In the last 60 years, there has been a kind of regression in terms of democracy—not only in India, but also in the rest of the world. The US has been a trendsetter in the business of merging religion with capitalism and it was not really important any longer if citizen rights were undermined as long as free enterprise was protected. It is not considered to be democratically improper any longer to espouse such views openly. Other countries, including India, have picked up this refrain; if America can do it, then it must be right. After all, is not America exporting democracy?

True democracy is achieved not by votes alone, but by making the people equal at base. The best way to accomplish this would be by providing quality health and education to all so that they can function as equal citizens. At base we must all be equal so that we can be different and unequal later on the basis of our individual accomplishments. The problem is that this is often mistaken with the idea of giving these services only to the poor.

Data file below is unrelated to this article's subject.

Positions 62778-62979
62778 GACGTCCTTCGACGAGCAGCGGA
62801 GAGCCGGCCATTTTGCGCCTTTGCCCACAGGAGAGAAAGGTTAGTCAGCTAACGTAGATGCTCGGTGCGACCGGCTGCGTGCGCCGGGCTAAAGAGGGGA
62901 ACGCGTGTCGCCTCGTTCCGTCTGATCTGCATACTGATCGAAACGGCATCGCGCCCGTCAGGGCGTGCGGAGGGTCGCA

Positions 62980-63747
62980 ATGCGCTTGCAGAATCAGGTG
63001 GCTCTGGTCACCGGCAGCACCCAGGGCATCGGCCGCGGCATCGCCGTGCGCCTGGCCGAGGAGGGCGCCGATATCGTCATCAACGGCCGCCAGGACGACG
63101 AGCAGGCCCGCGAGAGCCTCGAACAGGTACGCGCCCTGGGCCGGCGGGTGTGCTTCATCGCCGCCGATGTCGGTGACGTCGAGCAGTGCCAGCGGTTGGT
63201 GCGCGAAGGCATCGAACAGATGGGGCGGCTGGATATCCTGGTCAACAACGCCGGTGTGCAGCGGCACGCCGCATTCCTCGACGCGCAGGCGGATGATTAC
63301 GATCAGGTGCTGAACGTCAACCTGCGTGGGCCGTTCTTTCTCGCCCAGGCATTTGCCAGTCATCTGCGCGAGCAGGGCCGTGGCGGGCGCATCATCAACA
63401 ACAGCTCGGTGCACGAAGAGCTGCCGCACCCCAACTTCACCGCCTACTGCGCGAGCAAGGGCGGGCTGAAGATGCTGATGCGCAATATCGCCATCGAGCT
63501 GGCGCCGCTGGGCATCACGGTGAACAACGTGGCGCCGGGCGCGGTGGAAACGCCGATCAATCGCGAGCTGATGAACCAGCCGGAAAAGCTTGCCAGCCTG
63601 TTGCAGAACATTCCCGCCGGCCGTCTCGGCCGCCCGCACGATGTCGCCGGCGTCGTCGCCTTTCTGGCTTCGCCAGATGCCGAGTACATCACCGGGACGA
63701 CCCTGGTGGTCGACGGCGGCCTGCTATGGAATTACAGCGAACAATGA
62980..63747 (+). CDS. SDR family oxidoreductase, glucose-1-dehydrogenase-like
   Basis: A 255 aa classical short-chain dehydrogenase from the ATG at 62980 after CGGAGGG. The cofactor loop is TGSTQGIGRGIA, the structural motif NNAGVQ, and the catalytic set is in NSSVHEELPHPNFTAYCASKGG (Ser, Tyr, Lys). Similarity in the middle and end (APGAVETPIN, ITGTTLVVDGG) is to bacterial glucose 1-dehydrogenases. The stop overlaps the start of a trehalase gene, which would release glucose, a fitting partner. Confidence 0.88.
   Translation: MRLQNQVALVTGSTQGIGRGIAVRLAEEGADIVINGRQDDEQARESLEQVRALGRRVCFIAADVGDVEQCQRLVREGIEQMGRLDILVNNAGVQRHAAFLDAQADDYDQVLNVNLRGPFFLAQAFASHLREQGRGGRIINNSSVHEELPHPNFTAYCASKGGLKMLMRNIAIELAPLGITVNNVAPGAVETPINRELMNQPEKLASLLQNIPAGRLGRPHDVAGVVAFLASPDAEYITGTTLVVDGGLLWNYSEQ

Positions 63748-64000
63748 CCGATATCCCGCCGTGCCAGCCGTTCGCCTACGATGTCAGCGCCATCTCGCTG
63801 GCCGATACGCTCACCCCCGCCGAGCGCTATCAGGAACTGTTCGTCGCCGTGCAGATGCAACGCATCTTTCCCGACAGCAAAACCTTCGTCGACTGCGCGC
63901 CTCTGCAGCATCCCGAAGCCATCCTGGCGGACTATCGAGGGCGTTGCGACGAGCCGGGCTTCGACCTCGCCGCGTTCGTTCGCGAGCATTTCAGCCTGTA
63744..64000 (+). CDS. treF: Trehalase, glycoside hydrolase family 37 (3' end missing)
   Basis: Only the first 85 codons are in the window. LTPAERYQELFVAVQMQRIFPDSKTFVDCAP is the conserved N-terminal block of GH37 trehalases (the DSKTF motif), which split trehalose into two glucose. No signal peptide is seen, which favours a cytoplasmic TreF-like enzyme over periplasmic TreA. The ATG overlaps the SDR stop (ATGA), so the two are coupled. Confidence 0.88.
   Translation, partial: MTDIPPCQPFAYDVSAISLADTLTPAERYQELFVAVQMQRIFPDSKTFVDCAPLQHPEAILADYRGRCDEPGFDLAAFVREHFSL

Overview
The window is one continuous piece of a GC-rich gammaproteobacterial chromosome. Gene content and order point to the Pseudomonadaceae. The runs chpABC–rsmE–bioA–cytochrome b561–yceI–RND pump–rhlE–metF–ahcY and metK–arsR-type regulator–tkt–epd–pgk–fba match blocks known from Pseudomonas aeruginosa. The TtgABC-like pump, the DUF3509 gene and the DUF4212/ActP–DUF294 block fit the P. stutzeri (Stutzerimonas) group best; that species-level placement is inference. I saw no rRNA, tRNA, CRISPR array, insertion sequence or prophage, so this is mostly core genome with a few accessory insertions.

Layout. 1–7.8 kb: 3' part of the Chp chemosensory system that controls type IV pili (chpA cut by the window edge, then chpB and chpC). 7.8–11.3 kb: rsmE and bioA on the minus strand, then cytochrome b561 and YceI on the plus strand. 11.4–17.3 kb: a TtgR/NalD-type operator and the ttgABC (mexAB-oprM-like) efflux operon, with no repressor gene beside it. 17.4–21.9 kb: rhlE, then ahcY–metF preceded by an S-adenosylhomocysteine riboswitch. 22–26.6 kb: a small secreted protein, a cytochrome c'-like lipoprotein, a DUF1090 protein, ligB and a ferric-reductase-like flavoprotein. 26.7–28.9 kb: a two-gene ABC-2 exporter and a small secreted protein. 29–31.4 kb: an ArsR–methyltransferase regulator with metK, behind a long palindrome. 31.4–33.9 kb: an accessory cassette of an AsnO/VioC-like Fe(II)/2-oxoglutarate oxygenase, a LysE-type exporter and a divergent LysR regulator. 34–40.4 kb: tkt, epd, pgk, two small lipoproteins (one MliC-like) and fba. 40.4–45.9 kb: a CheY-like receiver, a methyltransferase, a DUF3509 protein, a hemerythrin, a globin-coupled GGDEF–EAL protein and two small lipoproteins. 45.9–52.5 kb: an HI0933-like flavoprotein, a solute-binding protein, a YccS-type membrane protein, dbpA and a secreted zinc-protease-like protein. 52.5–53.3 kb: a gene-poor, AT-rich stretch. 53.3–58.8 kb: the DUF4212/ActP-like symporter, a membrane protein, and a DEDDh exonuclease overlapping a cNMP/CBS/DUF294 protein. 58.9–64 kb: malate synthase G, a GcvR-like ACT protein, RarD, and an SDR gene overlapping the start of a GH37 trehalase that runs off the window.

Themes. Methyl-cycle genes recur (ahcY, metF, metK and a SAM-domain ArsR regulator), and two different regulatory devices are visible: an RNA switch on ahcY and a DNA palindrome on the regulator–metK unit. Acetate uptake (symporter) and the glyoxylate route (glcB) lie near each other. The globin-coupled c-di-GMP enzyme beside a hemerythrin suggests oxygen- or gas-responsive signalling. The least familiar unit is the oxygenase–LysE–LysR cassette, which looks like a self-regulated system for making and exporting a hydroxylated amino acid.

We have focused our welfare programmes towards the poor.

The policies targeted towards the poor do not work. These do not affect people like you and me who, unfortunately, really matter in this world. As they do not address us, we don’t pay attention to them. It is only when programmes are universal in character, that they have a chance of really meeting their objectives. Programmes for the poor are poor programmes and attract corruption. This is true of the public distribution system as well.

A universal policy, say towards healthcare, is not just about giving people a right to healthcare. A right means nothing for you if you land up in a public hospital where nobody looks after you. If we have universal healthcare and education, then all of us are being taxed to provide quality healthcare and education to everybody, which is the European model. In France, if you want to educate your children well, you go to a public school. If you have a major illness, you go to a public hospital. This is how citizenship is realized in democracies. I hope that in India too one day, all of us should be queuing up for the same schools and hospitals.

If a privileged person too gets access to benefits that are meant for the poor, then isn’t he eating into the share of those who actually need it?